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What does it take to become an Electrical Engineer?

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Eric’s Answer

I'll add that there are a lot of careers for Electrical Engineers & also Electrical Technicians. You can get degrees from college and universities for both as well as certifications usually along with some kind of relevant apprenticeship. EE from a college is likely the most applicable to the widest number of jobs as generally a job posted for an Engineer (or you might see P.E. aka professional engineer) is only open to someone with an Electrical Engineering degree. If the job asks for a Technical degree at minimum then an Engineer or a Technician could qualify. So, definitely requires some education but you might give some thought into what you want to do with an EE degree. Do you want to work on the electrical wiring for an airplane? Check out Boeing or Gulfstream EE jobs. Do you want to be an electrician wiring up homes? Check out local Electrician companies and ask them what required degrees and certifications are - maybe shadow someone in their day job. There are many companies that make electrical distribution and power generation equipment that would require electrical engineers and there are thousands of lighting companies if you'd like to be an EE in the LED space. The key is really identify what sounds interesting for you to do as an Electrical Engineer to determine what exactly you need to achieve from an education, training, and internship standpoint to land you in an area that you love!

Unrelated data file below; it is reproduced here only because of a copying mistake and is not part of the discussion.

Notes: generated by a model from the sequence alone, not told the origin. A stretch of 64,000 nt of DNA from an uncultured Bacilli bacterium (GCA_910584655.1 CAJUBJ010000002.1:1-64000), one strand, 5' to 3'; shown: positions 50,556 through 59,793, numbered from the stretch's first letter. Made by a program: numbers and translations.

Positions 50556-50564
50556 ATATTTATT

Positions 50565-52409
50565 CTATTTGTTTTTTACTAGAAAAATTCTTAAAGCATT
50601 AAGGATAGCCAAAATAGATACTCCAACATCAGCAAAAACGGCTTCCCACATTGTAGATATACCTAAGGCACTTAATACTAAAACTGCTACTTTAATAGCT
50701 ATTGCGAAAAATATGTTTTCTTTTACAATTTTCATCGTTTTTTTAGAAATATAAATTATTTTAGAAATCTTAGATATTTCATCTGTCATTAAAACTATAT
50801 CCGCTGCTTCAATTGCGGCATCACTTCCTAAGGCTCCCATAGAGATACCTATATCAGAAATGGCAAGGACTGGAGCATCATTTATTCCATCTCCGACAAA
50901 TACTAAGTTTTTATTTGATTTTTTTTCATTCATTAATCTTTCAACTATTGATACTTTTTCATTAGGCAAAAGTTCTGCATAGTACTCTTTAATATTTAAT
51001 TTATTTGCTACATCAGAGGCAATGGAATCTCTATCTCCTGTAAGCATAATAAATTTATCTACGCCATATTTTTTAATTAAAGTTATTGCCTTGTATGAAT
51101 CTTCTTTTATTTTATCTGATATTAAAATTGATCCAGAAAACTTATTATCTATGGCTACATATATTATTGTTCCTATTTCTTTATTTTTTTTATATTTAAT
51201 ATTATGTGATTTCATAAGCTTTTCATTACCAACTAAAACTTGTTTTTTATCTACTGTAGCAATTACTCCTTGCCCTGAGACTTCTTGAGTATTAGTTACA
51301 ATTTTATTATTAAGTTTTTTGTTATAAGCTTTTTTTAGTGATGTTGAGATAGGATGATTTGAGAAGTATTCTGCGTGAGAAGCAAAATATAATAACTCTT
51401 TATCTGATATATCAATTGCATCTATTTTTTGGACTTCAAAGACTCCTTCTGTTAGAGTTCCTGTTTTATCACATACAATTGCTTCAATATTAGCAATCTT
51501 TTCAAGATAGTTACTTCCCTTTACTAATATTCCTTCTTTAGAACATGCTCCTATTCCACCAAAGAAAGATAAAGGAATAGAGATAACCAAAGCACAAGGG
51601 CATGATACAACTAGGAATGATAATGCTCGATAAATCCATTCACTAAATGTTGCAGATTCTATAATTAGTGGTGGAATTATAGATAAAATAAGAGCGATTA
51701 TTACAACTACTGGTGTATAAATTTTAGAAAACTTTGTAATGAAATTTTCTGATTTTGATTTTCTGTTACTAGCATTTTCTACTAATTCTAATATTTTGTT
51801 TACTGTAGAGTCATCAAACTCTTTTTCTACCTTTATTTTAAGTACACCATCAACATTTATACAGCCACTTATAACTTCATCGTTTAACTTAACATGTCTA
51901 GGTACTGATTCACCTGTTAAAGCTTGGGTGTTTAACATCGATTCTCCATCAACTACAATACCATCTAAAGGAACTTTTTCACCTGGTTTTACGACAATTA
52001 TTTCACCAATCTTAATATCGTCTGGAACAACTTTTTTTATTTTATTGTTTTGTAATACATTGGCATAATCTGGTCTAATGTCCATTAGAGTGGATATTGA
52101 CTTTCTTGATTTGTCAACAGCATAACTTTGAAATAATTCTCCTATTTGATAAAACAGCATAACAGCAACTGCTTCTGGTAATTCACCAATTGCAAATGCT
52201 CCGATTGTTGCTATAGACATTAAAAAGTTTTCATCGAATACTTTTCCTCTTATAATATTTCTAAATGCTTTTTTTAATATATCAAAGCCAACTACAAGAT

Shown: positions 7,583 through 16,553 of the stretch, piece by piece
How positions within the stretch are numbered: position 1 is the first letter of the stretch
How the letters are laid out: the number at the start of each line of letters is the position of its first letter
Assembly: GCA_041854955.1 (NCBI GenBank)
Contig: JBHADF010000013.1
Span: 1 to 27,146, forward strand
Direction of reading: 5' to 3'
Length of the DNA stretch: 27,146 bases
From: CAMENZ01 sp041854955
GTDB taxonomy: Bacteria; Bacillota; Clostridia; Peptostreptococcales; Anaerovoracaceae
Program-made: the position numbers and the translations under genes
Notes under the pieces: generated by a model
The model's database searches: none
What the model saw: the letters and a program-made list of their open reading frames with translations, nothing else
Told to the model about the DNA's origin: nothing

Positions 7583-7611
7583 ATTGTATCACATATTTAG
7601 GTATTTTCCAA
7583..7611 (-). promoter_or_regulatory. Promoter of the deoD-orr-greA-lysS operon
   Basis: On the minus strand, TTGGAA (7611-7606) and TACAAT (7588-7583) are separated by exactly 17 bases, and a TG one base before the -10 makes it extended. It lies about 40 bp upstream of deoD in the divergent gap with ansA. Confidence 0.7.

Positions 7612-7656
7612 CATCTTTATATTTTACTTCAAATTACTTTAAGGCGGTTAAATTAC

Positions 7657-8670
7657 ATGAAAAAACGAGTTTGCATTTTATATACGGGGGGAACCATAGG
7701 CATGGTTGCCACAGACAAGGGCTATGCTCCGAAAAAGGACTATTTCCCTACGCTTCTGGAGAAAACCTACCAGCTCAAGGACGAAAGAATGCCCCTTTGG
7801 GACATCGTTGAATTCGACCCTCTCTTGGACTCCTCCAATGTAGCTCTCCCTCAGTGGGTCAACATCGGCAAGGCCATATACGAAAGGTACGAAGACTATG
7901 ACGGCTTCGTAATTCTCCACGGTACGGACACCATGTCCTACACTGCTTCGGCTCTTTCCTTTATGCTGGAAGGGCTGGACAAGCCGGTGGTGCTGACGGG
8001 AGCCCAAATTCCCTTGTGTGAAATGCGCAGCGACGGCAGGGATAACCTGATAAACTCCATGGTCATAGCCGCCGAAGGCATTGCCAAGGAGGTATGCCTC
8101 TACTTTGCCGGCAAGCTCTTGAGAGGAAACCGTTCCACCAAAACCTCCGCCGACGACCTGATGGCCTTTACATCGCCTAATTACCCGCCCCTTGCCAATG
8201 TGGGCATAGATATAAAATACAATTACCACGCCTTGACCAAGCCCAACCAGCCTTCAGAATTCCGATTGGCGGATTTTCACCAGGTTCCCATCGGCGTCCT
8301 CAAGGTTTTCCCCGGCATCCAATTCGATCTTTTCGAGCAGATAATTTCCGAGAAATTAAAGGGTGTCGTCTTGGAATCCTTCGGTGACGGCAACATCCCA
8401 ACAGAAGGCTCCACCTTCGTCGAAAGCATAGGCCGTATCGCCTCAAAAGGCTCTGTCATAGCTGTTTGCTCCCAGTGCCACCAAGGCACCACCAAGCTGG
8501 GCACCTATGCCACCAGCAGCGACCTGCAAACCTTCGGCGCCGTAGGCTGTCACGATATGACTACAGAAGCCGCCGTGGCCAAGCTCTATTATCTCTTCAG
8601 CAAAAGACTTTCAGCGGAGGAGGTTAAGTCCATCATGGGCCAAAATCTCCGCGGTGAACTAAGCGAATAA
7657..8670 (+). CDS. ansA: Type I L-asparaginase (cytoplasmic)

Eric recommends the following next steps:

Check out careers that mention "electrical engineering" at companies to refine your "goal"
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Jackson’s Answer

The short answer is get a college or university degree in electrical engineering.

However, the broader question is... what does it take to be come a XYZ Engineer? It could be mechanical engineer, civil engineer, electronics engineer, software engineer, cybersecurity engineer, etc.

First and foremost, all supervisors are looking for employees who possess problem solving skills. You are hired to solve a problem; build a new website, develop a new application, manufacture a computer chip. We often time emphasis a single answer to a giving problem. In reality, there are multiple acceptable answers depends on how you phrase the problem. We can even change the parameter of the problem if you don't like the answer.

Second, technical knowledge. You cannot perform the function of electrical engineer if you do not understand Calculus or electromagnetisms. There is no short cut of study math, physics, and chemistry if you want to be an electrical engineer (or any other engineering).

I still remember the reasons why I chose an electrical engineering degree from UCLA 25+ years ago. I was fortunate that after college I started my career as a Systems Engineer. I did not need to solve differential equation in my work area. However, the Shannon's Information Theory that I learned in UCLA helped me understand how wireless phone works and I remained in the wireless industry for the past 20+ years.

Jackson recommends the following next steps:

Talk to electrical engineers. Get their first hand experience.
Talk to college students major in electrical engineering. Ask they why they chose that major and what is their area of focus.